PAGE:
A Smart Guide to Buying Extended Warranties

Buying Extended WarrantyPlanning to make a big purchase soon?  No matter if it’s a new laptop or replacement windows for your home, you’ll probably be faced with the question of whether to purchase or pass on an extended warranty.

For many, buying an extended warranty just seems like a no-brainer.  There’s valuable peace-of-mind in knowing that you’ll be able to avoid big, nasty repair and replacement costs should something go sideways.

That’s generally been my philosophy.  I’ve purchased my fair share or warranties – some that still seem smart in hindsight, some that fall  into the “what in the world was I thinking?” category (custom rim protection, anyone?).

But the truth is, choosing whether or not to invest in an extended warranty should be a case-by-case decision.

Some products, like an HVAC or refrigerator, are ideal for an extended warranty.  You’ll usually want to keep the same model for a long time and they don’t have the extra “emotional” tax that is associated with products we love – think a phone or laptop.  Others, like most consumer electronics, aren’t worth the paper they’re printed on in most cases.

When should you consider ponying up to protect your new purchase?  And when should you save your hard-earned cash for something a whole lot more useful – like your next new laptop?  Read on for four simple warranty-buying tips.

Do the Math
For large, expensive purchases, it pays to put a ballpark figure on how much it should cost you to insure a product.  The first step in that process is heading to the search engine of your choice and researching failure rates for the general product category and the specific brand you’re purchasing.

Consider a new laptop.  The three-year failure rate for all new models hovers just over 20%, while premium brands like Asus and Toshiba fair slightly better, checking in at 15.6% and 15.7% respectively.

Now do the math.  An extensive, no-deductible, three-year policy on a $500.00 laptop will run you in the neighborhood of $250.00.  But given the failure rate of 20% within three years of purchase, you should only be willing to pay $100.00 to cover the product for that period.

The actual calculation looks like this: $500 (the purchase price) x .20 (the average failure rate) = $100 (the ideal break-even point for an extended warranty considering the price and risk of issues).

That’s a pretty good summation of why extended warranties are rarely a good idea for consumer electronics.  Why spring for an extended policy when a laptop is already covered for a period of time by the manufacturer’s warranty, only up-to-date technologically for about two years anyway (or so says Moore’s Law), and will depreciate by hundreds of dollars over that three-year window?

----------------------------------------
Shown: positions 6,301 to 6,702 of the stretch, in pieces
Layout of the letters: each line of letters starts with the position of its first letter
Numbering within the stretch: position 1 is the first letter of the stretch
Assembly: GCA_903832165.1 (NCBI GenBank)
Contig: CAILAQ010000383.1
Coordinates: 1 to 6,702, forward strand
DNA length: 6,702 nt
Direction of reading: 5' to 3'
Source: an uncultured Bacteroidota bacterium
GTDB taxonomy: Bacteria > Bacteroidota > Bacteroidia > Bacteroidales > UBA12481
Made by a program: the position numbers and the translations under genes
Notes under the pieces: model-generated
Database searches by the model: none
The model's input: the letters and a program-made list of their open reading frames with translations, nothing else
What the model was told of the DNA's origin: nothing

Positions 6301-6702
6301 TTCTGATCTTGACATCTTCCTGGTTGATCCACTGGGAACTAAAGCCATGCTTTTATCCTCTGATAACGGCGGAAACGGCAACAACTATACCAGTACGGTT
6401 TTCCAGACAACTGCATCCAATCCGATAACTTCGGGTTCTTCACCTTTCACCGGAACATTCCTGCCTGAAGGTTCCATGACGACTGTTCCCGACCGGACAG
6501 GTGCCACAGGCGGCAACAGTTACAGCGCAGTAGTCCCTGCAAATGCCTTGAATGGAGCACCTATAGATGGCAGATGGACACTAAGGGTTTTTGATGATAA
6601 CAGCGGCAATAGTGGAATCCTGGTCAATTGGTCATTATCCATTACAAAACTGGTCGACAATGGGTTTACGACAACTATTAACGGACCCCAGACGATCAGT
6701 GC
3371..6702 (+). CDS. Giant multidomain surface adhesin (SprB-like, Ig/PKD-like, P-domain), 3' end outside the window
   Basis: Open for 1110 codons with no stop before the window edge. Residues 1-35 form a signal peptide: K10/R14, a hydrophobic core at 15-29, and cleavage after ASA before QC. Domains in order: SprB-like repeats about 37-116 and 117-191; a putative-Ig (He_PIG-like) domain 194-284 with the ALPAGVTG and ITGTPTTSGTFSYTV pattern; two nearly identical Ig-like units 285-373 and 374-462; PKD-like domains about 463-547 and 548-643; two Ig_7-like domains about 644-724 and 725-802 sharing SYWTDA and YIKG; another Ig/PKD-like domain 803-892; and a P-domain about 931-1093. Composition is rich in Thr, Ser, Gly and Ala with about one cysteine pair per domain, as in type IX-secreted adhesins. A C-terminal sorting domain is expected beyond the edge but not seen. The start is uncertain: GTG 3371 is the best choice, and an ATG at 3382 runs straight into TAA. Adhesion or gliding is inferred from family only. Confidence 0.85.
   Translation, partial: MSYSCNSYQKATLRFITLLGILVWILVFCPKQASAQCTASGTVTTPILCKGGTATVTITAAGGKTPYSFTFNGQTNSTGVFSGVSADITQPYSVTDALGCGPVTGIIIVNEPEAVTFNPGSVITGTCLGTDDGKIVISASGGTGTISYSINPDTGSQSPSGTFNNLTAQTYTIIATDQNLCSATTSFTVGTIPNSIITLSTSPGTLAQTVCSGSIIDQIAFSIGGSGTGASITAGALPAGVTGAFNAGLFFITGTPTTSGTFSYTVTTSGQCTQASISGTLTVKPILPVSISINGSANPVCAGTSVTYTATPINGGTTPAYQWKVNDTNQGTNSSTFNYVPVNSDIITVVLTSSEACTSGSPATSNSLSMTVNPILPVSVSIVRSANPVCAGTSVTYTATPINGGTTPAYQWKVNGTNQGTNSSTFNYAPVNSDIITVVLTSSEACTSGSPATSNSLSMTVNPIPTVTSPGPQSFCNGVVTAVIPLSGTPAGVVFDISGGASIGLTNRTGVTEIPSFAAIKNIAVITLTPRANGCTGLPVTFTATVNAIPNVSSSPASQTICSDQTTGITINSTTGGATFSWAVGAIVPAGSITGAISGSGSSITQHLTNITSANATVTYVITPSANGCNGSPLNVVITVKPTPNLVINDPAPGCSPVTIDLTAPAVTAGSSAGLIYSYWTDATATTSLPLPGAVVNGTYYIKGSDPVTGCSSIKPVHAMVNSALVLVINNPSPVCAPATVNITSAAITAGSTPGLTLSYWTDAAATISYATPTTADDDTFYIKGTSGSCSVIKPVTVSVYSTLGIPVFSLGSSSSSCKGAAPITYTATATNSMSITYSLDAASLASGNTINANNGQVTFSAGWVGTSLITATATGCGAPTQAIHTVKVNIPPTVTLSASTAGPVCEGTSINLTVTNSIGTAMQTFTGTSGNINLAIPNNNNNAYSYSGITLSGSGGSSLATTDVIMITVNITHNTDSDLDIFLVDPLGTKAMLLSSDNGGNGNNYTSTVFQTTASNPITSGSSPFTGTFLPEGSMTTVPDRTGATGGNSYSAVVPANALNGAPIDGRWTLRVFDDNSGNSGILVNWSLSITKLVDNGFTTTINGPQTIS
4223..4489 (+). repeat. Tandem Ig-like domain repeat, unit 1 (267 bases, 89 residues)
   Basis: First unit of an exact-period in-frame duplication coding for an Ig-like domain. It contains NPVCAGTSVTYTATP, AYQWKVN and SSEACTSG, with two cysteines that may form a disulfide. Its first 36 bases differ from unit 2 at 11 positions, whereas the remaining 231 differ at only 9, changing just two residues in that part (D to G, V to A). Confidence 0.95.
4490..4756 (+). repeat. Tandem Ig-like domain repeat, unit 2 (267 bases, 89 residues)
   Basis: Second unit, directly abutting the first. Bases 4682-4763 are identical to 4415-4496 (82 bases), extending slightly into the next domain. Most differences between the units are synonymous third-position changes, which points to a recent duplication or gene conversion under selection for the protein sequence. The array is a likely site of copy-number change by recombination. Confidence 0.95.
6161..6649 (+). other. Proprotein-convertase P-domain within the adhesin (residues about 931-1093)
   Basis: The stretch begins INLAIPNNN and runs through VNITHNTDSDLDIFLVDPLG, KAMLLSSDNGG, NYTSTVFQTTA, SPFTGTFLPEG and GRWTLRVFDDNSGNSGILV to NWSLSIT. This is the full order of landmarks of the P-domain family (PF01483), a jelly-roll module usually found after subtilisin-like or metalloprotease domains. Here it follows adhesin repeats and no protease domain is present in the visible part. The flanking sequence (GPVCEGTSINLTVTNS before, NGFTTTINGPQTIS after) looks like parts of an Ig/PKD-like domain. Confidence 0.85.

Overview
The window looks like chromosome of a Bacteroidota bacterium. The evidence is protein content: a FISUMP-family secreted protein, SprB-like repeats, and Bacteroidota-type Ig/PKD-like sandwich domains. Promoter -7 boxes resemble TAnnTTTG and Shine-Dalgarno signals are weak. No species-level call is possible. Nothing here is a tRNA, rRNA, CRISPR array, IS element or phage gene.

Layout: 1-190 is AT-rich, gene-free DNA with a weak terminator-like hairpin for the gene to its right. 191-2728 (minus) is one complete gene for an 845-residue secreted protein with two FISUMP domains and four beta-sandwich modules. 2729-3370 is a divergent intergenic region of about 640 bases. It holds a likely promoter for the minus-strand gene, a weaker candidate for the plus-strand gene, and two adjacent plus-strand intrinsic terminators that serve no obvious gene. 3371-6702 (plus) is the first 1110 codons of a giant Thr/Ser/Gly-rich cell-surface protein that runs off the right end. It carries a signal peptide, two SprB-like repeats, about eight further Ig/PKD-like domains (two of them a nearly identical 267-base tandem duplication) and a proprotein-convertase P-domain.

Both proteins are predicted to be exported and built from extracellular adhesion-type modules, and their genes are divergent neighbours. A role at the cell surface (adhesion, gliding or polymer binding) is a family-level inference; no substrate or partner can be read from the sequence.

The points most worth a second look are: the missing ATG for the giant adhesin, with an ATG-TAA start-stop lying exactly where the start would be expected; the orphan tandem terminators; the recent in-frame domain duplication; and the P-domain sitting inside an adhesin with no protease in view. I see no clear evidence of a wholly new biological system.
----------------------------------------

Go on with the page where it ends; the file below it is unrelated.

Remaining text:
And that’s before even considering the additional cost of the warranty and the small chance that it will provide a solid return on investment.

On the other hand, expensive, long-lifespan items – like large appliances – are more likely to make sense financially.  Warranties for these products generally aren’t as costly (in relation to the sticker price) and are more likely to pay-off over the long haul.

But remember to double-check your intuition before you buy.  A refrigerator that costs $2000 and has an average ten-year failure rate of 4%?  Unless the protection plan is less than $80.00, it’s still probably not a great use of your money.

Use Existing Warranties First
Most products come with a built-in factory warranty that covers the first part of ownership – the time when replacement costs most prohibitive.  So by the time your factory warranty is exhausted, purchasing a replacement will be much cheaper – in some cases less than the cost of the extended warranty itself.

In addition, if you use a credit card to make a purchase, any built-in limited warranty can generally be extended for a period time at no additional cost.  All four of the major credit card networks – Visa, Mastercard, Discover, and American Express – offer extended warranties that add up to a year of additional coverage to the factory plan that came with the product.

A good rule of thumb for most extended warranties: if you can afford to self-insure, do.

Why?  Well, for one, warranties are extremely profitable for retailers.  Best Buy makes almost half of its profits from warranties – pulling in a profit margin that’s nearly 18 times the cost of the products they sell.

That alone shouldn’t automatically stop you from getting an extended warranty, but it does underscore an important point: most people don’t use their coverage.

If you’re on the fence about whether or not to buy a warranty, consider putting the money you would use on a plan into a special savings account.  That will provide an emergency fund if you should need repairs – or a down-payment on a new item.  And if you don’t use it, you’re not out the purchase price of the warranty plan.

Read the Fine Print
Before you buy a plan, exercise your rights as a good consumer.

It’s the retailer’s job to sell you on the policy – whether you need it or not.  So read the fine print: know what the factor warranty covers, what you’ll pay over the course of the warranty, exactly how long it lasts, and who will be servicing your repairs – will it be handled by the Geek Squad or mailed to some service provider several states over.

And remember that you usually have a grace period to make a decision on whether you want or need a plan.  So be sure to do the math or consult an outside source before you buy.

Have a specific warranty question? Ask away in the comments section below or shoot us an email at letsgocu@gmail.com.

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